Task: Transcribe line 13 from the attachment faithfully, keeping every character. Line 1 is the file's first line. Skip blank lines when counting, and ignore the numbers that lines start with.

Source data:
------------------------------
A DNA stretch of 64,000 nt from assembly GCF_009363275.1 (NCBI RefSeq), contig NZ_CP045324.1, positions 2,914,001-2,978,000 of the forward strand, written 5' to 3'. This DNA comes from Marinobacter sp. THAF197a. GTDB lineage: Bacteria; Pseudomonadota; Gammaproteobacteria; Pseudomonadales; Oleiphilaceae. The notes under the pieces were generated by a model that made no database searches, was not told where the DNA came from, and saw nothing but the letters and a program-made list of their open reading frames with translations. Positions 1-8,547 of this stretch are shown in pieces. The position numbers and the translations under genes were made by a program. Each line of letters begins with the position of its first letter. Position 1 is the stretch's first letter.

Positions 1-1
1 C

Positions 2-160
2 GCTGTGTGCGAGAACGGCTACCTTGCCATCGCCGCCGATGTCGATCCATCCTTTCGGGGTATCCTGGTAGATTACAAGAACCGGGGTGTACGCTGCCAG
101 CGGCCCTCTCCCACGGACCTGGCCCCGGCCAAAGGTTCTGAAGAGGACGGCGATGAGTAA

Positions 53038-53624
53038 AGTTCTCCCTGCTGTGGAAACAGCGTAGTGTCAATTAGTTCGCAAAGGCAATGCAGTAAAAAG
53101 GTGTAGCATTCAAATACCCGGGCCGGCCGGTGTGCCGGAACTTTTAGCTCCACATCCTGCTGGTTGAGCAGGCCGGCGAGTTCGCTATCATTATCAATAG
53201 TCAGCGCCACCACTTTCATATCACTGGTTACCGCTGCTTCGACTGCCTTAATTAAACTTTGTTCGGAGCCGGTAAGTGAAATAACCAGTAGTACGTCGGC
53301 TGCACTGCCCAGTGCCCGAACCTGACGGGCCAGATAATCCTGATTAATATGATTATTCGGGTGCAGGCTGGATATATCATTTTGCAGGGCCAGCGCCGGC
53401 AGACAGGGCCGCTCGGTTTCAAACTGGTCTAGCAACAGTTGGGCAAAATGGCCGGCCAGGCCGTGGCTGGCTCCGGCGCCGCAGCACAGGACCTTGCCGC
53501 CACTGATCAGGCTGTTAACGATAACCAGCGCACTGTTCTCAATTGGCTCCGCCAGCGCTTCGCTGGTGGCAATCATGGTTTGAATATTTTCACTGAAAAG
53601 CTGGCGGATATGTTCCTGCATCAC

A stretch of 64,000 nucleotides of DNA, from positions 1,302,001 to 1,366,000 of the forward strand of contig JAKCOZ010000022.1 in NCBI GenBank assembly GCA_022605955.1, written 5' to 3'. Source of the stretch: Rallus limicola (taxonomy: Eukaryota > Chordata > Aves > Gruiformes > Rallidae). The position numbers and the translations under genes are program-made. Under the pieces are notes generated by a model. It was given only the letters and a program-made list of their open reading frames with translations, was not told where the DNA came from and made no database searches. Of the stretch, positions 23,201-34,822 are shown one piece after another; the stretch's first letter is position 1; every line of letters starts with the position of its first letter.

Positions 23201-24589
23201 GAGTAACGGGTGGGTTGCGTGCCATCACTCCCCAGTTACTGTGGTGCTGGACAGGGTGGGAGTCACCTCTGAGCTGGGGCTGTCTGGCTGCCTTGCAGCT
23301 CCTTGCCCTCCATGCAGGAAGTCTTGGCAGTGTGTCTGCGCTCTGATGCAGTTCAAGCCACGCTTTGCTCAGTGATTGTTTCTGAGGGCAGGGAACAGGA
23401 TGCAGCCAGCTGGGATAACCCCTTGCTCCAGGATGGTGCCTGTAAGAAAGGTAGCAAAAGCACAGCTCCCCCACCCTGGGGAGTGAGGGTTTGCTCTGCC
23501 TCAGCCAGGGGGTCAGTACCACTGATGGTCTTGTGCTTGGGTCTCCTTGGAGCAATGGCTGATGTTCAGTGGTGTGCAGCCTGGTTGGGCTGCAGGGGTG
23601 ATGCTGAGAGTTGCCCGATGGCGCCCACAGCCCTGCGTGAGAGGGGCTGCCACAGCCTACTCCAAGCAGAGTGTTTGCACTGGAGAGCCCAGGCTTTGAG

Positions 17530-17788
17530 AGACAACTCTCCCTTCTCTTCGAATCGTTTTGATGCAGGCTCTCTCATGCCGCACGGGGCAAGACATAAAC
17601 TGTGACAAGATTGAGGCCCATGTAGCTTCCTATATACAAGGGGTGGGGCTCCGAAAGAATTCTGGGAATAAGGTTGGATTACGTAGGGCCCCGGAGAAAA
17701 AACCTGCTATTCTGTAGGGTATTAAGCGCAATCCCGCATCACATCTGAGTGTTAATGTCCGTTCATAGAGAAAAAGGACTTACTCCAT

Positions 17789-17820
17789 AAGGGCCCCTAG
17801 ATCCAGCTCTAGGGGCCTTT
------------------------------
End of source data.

53501 CACTGATCAGGCTGTTAACGATAACCAGCGCACTGTTCTCAATTGGCTCCGCCAGCGCTTCGCTGGTGGCAATCATGGTTTGAATATTTTCACTGAAAAG